This is a New York City film. Seemingly slicker, cooler, aloofer, and really witty, Xavier Manrique’s (first film) Chronically Metropolitan tries to replicate in 90 minutes all that being a New Yorker is about. It somewhat works though the film tends to be a little ponderous and slow for many to be willing to stick with it. Not much actually happens. Rather it tries to be “smart” and “verbal”.
Facing your past is not often an easy thing. This is especially so for young writer Fenton Dillane (Shiloh Fernandez – from television’s Gypsy), whose debut novel was a failure. Fenton, without letting anyone know, decides to return to his native New York City. The return is brought on by the car accident his father Christopher (Chris Noth – from television’s Sex in the City) gets into with a truck loaded with crabs. There he has the idea to confront his estranged family, childhood issues and ex-girlfriend, Jessie (Ashley Benson – from television’s Pretty Little Liars). He wants to make up with his family and win back Jessie.
Instead of the focus being on why he comes back he is embroiled in a scandal involving his father, lobsters and female students. On top of that, his mother Annabel (Mary-Louise Parker – from television’s Weeds) is buying drugs from his best friend John (Josh Peck – Ice Age: The Meltdown, Red Dawn – 2012) and Jessie is engaged to another man.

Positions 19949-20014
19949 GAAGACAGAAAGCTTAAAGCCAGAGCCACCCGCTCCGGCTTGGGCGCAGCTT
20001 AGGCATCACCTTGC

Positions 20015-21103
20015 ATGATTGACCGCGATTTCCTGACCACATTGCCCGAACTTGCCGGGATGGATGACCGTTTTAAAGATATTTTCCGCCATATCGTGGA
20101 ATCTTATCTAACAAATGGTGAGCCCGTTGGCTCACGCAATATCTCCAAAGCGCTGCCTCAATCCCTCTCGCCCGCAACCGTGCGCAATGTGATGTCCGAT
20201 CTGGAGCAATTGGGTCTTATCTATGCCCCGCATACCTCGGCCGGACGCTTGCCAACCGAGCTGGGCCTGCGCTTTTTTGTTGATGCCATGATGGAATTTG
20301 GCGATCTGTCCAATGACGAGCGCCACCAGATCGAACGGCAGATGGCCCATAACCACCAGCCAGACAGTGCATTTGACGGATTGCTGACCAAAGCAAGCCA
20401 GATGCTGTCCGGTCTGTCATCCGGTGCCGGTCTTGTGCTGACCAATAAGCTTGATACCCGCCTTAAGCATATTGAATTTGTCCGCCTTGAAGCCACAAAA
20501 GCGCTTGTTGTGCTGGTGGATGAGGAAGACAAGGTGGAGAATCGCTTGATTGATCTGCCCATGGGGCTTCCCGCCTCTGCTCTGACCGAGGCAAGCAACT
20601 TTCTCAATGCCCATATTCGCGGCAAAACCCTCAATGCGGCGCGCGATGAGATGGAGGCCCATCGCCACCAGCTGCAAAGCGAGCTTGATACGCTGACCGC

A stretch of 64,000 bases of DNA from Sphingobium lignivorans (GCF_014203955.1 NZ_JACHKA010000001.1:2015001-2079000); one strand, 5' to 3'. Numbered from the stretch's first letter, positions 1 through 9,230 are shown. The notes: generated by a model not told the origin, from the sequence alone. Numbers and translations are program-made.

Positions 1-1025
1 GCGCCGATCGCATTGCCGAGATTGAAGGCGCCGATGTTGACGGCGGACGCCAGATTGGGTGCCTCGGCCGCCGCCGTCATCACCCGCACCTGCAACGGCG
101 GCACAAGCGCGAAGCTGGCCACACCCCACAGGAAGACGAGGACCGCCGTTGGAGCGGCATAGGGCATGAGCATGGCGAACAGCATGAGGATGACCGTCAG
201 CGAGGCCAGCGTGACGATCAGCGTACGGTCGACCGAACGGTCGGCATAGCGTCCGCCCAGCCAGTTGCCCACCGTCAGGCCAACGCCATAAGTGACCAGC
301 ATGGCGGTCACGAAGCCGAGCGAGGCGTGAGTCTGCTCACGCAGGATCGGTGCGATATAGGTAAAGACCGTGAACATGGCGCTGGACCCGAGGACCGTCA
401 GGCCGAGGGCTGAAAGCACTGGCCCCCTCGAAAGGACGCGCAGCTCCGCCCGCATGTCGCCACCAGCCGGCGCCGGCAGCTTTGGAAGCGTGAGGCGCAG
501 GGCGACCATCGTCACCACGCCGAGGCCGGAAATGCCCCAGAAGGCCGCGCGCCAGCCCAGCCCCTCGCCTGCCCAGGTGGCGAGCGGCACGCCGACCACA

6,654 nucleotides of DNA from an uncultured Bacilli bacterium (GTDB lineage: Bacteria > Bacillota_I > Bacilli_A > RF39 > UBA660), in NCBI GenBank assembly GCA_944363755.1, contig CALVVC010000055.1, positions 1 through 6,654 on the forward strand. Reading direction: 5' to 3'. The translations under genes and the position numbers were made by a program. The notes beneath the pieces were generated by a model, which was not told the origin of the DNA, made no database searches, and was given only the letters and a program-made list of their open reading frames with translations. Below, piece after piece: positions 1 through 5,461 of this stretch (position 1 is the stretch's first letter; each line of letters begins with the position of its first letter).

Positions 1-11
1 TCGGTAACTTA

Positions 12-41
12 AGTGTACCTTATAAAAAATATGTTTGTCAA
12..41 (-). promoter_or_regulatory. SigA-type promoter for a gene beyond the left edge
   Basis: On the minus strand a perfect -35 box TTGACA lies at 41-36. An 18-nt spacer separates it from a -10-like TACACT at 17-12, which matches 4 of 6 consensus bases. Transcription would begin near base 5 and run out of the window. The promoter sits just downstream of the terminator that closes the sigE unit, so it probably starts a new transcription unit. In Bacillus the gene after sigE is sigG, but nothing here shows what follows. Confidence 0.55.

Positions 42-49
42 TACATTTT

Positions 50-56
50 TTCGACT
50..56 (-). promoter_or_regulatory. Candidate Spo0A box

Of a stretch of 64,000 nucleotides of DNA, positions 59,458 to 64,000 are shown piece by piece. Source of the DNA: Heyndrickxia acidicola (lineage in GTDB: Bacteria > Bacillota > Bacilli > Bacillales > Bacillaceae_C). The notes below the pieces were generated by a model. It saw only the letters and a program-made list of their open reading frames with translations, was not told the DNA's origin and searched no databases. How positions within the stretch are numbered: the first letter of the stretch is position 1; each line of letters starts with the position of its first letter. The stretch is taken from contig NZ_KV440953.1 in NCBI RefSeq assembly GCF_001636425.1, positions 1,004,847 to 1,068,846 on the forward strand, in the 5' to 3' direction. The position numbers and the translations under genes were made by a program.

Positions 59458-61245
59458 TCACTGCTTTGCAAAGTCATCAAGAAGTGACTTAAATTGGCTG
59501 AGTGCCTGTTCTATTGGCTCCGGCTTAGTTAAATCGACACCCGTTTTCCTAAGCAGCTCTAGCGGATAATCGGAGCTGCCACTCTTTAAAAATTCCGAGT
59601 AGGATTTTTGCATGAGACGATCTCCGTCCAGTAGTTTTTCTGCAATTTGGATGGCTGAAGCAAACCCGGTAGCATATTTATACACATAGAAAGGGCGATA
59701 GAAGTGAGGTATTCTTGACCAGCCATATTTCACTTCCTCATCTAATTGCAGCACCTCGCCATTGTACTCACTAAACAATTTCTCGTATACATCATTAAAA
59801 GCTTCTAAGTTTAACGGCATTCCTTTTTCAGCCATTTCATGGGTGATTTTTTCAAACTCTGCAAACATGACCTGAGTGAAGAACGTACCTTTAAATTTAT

Lots of long uninterrupted shots in which nothing really happens other than muted conversations. To make you, as the watcher, feel like you are just watching from a distant corner of the room the shots are all done from quite a distance. Precious few close ups on the characters’ faces to feel their emotions. Kinda restricts things. Does not allow you to get involved with the folks you are spending your time watching.
Though it is a rather short film it feels longer. Maybe because of the pace or lack thereof. Maybe because at multiple points it all feels rather phony or forced. Though it tried to be cheeky and high browed at times it wandered into soap opera territory. Which would disgust any true well off New Yorker.
What it is successful in is the way New York City is shot. Cinematographer Scott Miller (Stingray Sam, Ordinary World) should be applauded for that. It is not easy to impress with shots of a city that has been seen so many times on screen.
-Chronically Interviewed: Behind the Scenes With the Stars of Chronically Metropolitan